Retirement Accounts - Explained
Retirement accounts can be confusing for small business owners. You see, while there's a little chance of financial mobility in corporate life, there's also a sense of safety and security. You know that in case you relapse or need financial assistance of any kind, you have a finance department to go to. Besides your income, you may get plenty of bonuses and incentives that can go towards your retirement savings. You also get a retirement check when you leave the office, so it's pretty much settled.
On the other hand, being a small business owner means you have all the chances to acquire as many financial achievements as possible. Investments, expansion, downsizing, it's all in your hands. However, you don't have another authority to rely on in case you're stuck with little money. You're not the employee; you're an employer yourself. You have to arrange for everything on your own, from the beginning to the end.
So, when we talk about retirement planning, keep in mind that this is something that’s especially important for those who are self-employed. Business owners need retirement accounts as well as the services of a CPA in order to manage their business alongside retirement savings.
As a business owner, you're most probably aware of the accounting procedures and taxes that apply to your earning. Based on the type of business you run, the time you have till retirement, and the amount you wish to save, here are some best retirement account plans for small businesses.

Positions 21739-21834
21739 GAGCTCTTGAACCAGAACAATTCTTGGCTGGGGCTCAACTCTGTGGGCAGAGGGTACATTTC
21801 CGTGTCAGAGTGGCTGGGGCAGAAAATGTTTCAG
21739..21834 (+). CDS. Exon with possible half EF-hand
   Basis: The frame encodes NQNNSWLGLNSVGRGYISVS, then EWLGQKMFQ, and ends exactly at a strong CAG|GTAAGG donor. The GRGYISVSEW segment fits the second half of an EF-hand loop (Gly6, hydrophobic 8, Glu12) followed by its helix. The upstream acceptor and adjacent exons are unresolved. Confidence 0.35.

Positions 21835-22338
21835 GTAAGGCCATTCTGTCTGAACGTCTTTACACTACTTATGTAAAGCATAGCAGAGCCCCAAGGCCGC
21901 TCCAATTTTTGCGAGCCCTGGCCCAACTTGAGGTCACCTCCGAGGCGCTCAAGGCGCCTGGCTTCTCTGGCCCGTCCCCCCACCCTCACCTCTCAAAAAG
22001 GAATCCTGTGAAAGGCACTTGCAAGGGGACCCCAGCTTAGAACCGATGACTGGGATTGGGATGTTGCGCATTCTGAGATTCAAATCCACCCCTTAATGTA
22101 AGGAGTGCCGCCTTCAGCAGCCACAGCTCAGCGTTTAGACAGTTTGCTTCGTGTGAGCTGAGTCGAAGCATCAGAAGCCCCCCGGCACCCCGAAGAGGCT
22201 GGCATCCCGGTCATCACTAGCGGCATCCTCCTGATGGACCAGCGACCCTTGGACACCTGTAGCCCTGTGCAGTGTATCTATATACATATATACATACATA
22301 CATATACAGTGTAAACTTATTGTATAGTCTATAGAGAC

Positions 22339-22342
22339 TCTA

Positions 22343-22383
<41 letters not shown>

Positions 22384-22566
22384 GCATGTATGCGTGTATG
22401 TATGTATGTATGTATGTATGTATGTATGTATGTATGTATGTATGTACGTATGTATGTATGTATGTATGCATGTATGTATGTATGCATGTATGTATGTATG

TRADITIONAL OR ROTH IRA
WHY GO FOR AN IRA?
Individual Plans always seem to give you maximum convenience. There are no employee elements included in this plan, so it's all about your retirement savings.
WHEN SHOULD YOU START AN IRA?
If you're about to leave your job to start your business, it's about the right time to set up your IRA account. Simply open an IRA brokerage online and start saving for your retirement.
WHAT IS AN IRA MOST SUITABLE FOR?
Business owners who save less than $6,000 a year can open up an IRA. As someone who just quit their job, you can also contribute your employee 401(k) to the IRA.
ARE THERE ANY LIMITATIONS?
With an IRA, you can deposit up to $6,000 a year. However, if you're 50 or older, you might be able to score a few incentives.
WHAT TAXES DO TRADITIONAL AND ROTH IRA HAVE?
With a traditional IRA, you will have deductions on contributions you make to the IRA, but there aren't any deductions on Roth IRA. During retirement, your withdrawals also tax-free.
If you're planning on saving big, you can go for a Solo 401(k) plan in case you don't have any employees.
WHY GO FOR A SOLO 401(K)?
With a Solo 401(k), your contribution limit increases, allowing you to save more for retirement.
WHAT IS THE CONTRIBUTION LIMIT ON A SOLO 401(K)?
With a Solo 410(k), you can contribute up to $57,000 (2020 Limit) of your savings, or 100% of your earned income, whichever is lower. There is also a $6,000 catch-up for those who aged fifty and over.
WHAT ARE THE TAX DETAILS?
A Solo 401(k) is similar to the one that's offered by employers at jobs. All contributions are pre-tax, and distributions after 59 years and six months of age are taxed.
You can also go for a Roth Solo 401(k), which has the tax criteria similar to a Roth IRA. However, the contribution limit for a Roth Solo 401(k) may be limited.
HOW DO YOU OPEN UP A SOLO 401(K)?
You can start a Solo 401(k) via online brokerages. To activate the account, you'll need to file paperwork with the IRS once you have $250,000 in your account.
A SEP IRA is designed for self-employed people with no or very few employees.
WHY GO FOR A SEP IRA?
A SEP IRA is extremely flexible and has contribution limits similar to those of a Solo 401(k). Moreover, it has a low administrative burden and much less paperwork required. You don't need to make any regular contributions, either. However, the SEP-IRA doesn't have a Roth version.